A Copywriter’s Roadmap
During a recent lunch with an up-and-coming copywriter named Katie, she asked me for my No. 1 copywriting tip. Whoa, just one? Impossible. And we didn’t have time for a two-hour brown bag seminar, so ... I promised I’d devote this column to the topic.
Here are nine of my favorite tips to create a roadmap for copywriters. Whether you’re new or experienced ... B-to-C or B-to-B ... sell hard goods or generate leads for intangibles, this column’s for you. (I’ve used this same roadmap to sell everything from hog sperm and bloodletting chairs to burial insurance, designer sweaters, PVC piping and chocolate. Tons of chocolate.)
1. Your Objective: Know Where You’re Going
What’s the upfront goal for your copy? Is it a phone call, a click to a landing page, mailing in a response or visiting a store? This is your call to action (CTA).
Know how your CTA fits into the “Big Picture” — aka business objective. Are you collecting data for future marketing? Making a direct sale? Building a base of followers? Generating qualified leads? Before you write copy, make sure you understand the business objective.
2. Your Audience: Meet Your Driver
Your targeted audience is the driver of everything you write. Make him or her your new best friend; if not forever, at least for the duration of your assignment. Gather demographics, psychographics, propensity to respond, buying objections and anything else you need to know to connect with this person.
Match this list to someone you know — a real person — who fits the description. Then create a copy conversation with this individual. It’s much easier to write to a real person than a marketing persona or group of nameless, faceless people. I call this the “Alice Wiens Approach” to writing copy.
3. Your Product or Service: Take the Road Less-Traveled
Start with the product information from your marketing team, merchandisers, product developers and engineers. But don’t stop there. Be on the lookout for little-known facts that separate your product from the competition’s.
Interview customers, salespeople and customer service staffers. Do competitive research. Read customer reviews. Try the product yourself. Gather details from many different angles. It’s better to have more information than not enough. Then prioritize based on your audience.
4. Offer: Why Should I Go There?
Too often, marketers (and copywriters) stop thinking about the offer after shouting, “FREE SHIPPING!” They think that’s all you need to say to get people to act. But copywriters who generate response know offers are more than just free shipping.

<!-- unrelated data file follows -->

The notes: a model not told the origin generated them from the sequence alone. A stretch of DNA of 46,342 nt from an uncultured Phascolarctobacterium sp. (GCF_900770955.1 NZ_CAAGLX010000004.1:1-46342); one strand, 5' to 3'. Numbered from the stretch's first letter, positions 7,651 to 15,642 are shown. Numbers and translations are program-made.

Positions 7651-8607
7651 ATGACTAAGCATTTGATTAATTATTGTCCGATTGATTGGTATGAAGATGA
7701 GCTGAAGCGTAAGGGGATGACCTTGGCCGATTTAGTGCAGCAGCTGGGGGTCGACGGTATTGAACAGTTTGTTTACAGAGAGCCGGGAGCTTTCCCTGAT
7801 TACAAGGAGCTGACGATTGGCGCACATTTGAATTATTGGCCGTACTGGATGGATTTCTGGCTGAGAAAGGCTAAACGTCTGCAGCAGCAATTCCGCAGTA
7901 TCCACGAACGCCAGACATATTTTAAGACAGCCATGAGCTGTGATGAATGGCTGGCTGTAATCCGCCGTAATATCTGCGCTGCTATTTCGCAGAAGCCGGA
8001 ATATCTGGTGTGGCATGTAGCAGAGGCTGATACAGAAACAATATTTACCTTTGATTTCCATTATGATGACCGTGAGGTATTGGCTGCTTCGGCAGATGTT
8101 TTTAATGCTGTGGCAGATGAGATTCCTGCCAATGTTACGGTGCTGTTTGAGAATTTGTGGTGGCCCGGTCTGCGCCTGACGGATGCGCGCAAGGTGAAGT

Your offer is everything you’re willing to give in exchange for response. It answers the question, “Why should I do this?” It also addresses buying objections and positions your brand. Make a list of everything included in your offer, then pick and choose the elements most likely to motivate your audience. This includes deadlines, a guarantee, limited anything, free whitepaper, response options, shipping options, free sample, free trial, live chat, customer reviews
5. Features vs. Benefits: Avoid Detours
Understand the difference between features and benefits, then focus on the latter. Features describe (and detour you from the good stuff). Benefits sell. They answer the question, “What’s in it for me?” It’s the old adage: “Sell the sizzle, not the steak.”
Tip: Engineers and product developers love to talk about features and product specifications. Don’t let them leave the room without helping you understand the benefit every feature provides your targeted audience.
6. Scanners vs. Readers: Follow the Signs
Every word written doesn’t get read. It’s more likely to get scanned — in seconds. But when a scanner connects with what we’ve written, the momentum builds for a click or call.
Make it easy for scanners to engage quickly with your copy. Provide signage that’s fast and easy to follow:
- photo captions
- Johnson boxes
7. Self-editing: Ditch Unnecessary Baggage
Edit after you’ve set your copy aside. Pronouns such as I, we, he and she are unnecessary baggage. (So is the word that.) People rarely read blah-blah-blah copy starting with a corporate we. On the other hand, the word you connects immediately with your reader.
Use you twice as often as I or we in marketing messages. And steer clear of referring to your audience in the third person. It’s an easy edit to replace he, she and they with you.
Before: We know from experience that every client is unique and deserves a retirement plan tailored to his or her individual situation, goals and objectives.
After: You’re unique. You deserve a retirement plan tailored for you and your goals. You’ve come to the right place to get started.
8. Hot Spots: Give a Guided Tour
You don’t want your scanner/reader to miss the main attractions, do you? Don’t leave anything to chance. Team up with your designer to create hot spots that guide your scanner to key selling points, major benefits and offer elements.
Move benefits to the front of sentences, paragraphs, subject lines, teasers and preheaders. Use type fonts, color, images, violators and Johnson boxes to attract attention. Put your most important copy in these hot spots, including your CTA.
9. Call to Action: Your Final Destination
Before digital, direct mail’s rule of thumb was to include the CTA someplace — at least once — on every mailing component. In today’s digital world, placement of your CTA and what you say in it are more than just housekeeping details.
The CTA needs to stop the scanner and provide a compelling reason to respond. If your copy scrolls, you need to include more than one CTA. And there’s no law saying your CTA must read LEARN MORE or READ MORE. Promise to deliver a benefit and you’ll get more clicks. For example: “Send FREE eCards,” “Show Me My Heatmap” or “Save 30%.”
Want more copywriting tips? Check out more Message & Media columns!